Council on Tall Buildings and Urban Habitat
Shanghai Tower Tour
CTBUH 2014 Conference: Shanghai
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See the report on the 2014 Shanghai Conference
September 19, 2014
Terri Meyer Boake, CTBUH Skyscraper Center Editorial Board, Professor, School of Architecture, University of Waterloo, Ontario, Canada
Shanghai Tower will be the tallest building in China when completed, standing at 632 meters in height. The construction tour of this magnificent building was certainly a draw for the CTBUH Conference and a highlight for the many delegates that were fortunate enough to sign up in time for the tour. The delegates were not to be disappointed.
The tour started in the main presentation center on the 8th floor, where the set of competition models is on display. It was interesting to be able to compare the potential offered by the competition entry with the winning scheme. After seeing a comprehensive video presentation on the tower’s design and construction that focused on its multiple services and expected LEED Gold certification, delegates took the elevator to the 119th floor. This floor is being completed as the main public observation level. The exterior roof observation level has yet to be completed, although the building is topped out.
Shanghai Tower Models Shanghai Tower Neighbors
Models of Shanghai Tower
View of neigboring buildings

Visibility had been a concern, as the top of the tower had been in and out of the low lying clouds for the better part of the day. But despite a grey drizzle, the Shanghai skies were quite clear, so the views to the ground and adjacent towers were surprisingly good. The observation level placed attendees well above the adjacent Shanghai World Financial Center and Jin Mao Tower, giving the tour delegates a first-hand experience of the commanding views that the tallest Chinese tower will have to offer the public when it opens its doors in 2015.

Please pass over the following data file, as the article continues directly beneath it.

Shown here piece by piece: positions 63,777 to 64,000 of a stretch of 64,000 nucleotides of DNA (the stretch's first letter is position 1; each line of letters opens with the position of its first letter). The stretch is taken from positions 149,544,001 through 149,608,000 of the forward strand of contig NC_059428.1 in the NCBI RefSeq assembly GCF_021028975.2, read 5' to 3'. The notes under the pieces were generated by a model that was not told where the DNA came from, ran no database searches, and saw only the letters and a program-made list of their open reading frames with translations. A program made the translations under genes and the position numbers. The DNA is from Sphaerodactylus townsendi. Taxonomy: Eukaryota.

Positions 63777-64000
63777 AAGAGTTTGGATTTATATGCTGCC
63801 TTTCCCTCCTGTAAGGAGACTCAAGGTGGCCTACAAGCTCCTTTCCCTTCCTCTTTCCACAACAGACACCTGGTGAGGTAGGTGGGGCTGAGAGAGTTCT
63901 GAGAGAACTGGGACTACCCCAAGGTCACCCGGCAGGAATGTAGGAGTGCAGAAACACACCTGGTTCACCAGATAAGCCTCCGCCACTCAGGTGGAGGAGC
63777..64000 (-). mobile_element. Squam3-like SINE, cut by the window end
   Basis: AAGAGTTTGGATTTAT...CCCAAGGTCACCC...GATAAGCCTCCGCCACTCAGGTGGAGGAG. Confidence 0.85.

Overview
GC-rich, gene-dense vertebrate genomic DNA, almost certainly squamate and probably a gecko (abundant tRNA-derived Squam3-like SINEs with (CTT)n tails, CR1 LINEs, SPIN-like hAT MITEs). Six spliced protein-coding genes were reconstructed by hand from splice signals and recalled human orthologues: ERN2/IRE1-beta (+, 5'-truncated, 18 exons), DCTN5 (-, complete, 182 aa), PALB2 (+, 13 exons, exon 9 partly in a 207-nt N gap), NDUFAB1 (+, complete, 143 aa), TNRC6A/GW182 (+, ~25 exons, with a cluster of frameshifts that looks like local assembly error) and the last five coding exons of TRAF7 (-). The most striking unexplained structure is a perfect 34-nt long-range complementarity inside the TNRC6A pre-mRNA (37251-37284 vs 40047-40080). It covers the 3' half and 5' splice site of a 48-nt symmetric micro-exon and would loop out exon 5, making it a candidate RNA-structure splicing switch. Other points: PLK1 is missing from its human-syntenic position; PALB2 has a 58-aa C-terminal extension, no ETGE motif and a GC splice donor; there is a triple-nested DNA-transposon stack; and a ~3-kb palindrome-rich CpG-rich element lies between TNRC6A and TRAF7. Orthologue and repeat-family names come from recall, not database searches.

As the curtain wall installation is now complete, the project is being fitted with its service systems. The installation of these systems could be seen in progress on the 119th floor. Also visible were the details of the attachment of the exterior cladding system to the floor slabs, as well as details of the curtain-wall connections that will soon be hidden under interior finishes.

Views unobstructed by glazing were also possible at the location of openings for the crane lifts, providing an even more exciting feeling to this experience of extreme height, with mist wafting in for special effect.

Following the tour of the observation level, delegates proceeded back down to the main reception level, which is adjacent to one of the many sky gardens. The delegates had the opportunity to explore and photograph a finished 12-story atrium. These function as part of the double façade system and provide amenity and gathering spaces up the height of the tower. There are seven levels of sky gardens, and the plan shape divides these into three separate sections on each floor. The idea of the double façade is also to set occupants further back from the exterior glazing, to lessen the potential impact of the building height, should this prove difficult for them.
Sky Garden
Delegated photgraphing one of Shanghai Tower's atriums.
This is certainly one of the most dynamic towers in the world, in terms of its façade, space zoning and environmental strategies. It is quite the accomplishment for the team, and promises to add significantly to the skyscraper experience of the Pudong area.
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